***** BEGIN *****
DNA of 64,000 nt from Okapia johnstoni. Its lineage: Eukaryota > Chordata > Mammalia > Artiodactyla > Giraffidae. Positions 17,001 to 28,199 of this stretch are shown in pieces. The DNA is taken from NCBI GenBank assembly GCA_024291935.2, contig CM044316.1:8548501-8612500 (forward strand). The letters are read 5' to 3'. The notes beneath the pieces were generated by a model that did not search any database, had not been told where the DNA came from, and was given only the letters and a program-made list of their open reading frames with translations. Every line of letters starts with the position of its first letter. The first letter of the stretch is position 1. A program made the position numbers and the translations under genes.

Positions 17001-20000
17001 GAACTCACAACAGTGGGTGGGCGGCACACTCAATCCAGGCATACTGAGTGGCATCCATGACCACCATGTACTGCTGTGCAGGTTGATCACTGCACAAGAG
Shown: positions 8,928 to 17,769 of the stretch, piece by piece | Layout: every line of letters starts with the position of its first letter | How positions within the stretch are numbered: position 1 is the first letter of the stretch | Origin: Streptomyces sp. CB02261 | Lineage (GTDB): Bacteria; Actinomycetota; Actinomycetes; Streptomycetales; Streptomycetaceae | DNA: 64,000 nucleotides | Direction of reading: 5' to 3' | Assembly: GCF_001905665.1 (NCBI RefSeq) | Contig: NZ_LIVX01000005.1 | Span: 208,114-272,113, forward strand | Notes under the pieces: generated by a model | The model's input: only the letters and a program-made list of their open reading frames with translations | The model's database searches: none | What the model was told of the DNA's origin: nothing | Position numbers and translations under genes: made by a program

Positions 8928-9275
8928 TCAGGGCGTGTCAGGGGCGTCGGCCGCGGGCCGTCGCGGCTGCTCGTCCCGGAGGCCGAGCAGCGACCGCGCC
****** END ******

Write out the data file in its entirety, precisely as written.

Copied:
DNA of 64,000 nt from Okapia johnstoni. Its lineage: Eukaryota > Chordata > Mammalia > Artiodactyla > Giraffidae. Positions 17,001 to 28,199 of this stretch are shown in pieces. The DNA is taken from NCBI GenBank assembly GCA_024291935.2, contig CM044316.1:8548501-8612500 (forward strand). The letters are read 5' to 3'. The notes beneath the pieces were generated by a model that did not search any database, had not been told where the DNA came from, and was given only the letters and a program-made list of their open reading frames with translations. Every line of letters starts with the position of its first letter. The first letter of the stretch is position 1. A program made the position numbers and the translations under genes.

Positions 17001-20000
17001 GAACTCACAACAGTGGGTGGGCGGCACACTCAATCCAGGCATACTGAGTGGCATCCATGACCACCATGTACTGCTGTGCAGGTTGATCACTGCACAAGAG
Shown: positions 8,928 to 17,769 of the stretch, piece by piece | Layout: every line of letters starts with the position of its first letter | How positions within the stretch are numbered: position 1 is the first letter of the stretch | Origin: Streptomyces sp. CB02261 | Lineage (GTDB): Bacteria; Actinomycetota; Actinomycetes; Streptomycetales; Streptomycetaceae | DNA: 64,000 nucleotides | Direction of reading: 5' to 3' | Assembly: GCF_001905665.1 (NCBI RefSeq) | Contig: NZ_LIVX01000005.1 | Span: 208,114-272,113, forward strand | Notes under the pieces: generated by a model | The model's input: only the letters and a program-made list of their open reading frames with translations | The model's database searches: none | What the model was told of the DNA's origin: nothing | Position numbers and translations under genes: made by a program

Positions 8928-9275
8928 TCAGGGCGTGTCAGGGGCGTCGGCCGCGGGCCGTCGCGGCTGCTCGTCCCGGAGGCCGAGCAGCGACCGCGCC